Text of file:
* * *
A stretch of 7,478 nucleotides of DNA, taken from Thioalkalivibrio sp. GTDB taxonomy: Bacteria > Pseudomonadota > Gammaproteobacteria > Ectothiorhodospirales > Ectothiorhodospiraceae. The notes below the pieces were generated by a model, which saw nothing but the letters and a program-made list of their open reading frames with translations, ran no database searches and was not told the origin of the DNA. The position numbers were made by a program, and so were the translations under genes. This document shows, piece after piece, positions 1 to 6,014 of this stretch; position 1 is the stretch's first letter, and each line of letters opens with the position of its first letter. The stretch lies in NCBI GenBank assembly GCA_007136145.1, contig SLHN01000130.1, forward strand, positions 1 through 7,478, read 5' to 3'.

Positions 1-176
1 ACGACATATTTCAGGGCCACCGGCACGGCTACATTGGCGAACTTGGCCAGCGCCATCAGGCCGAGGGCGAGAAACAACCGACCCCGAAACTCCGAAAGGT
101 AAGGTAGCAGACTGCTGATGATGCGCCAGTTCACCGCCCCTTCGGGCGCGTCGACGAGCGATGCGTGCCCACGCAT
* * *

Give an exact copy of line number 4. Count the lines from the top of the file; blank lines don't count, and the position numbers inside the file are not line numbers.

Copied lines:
101 AAGGTAGCAGACTGCTGATGATGCGCCAGTTCACCGCCCCTTCGGGCGCGTCGACGAGCGATGCGTGCCCACGCAT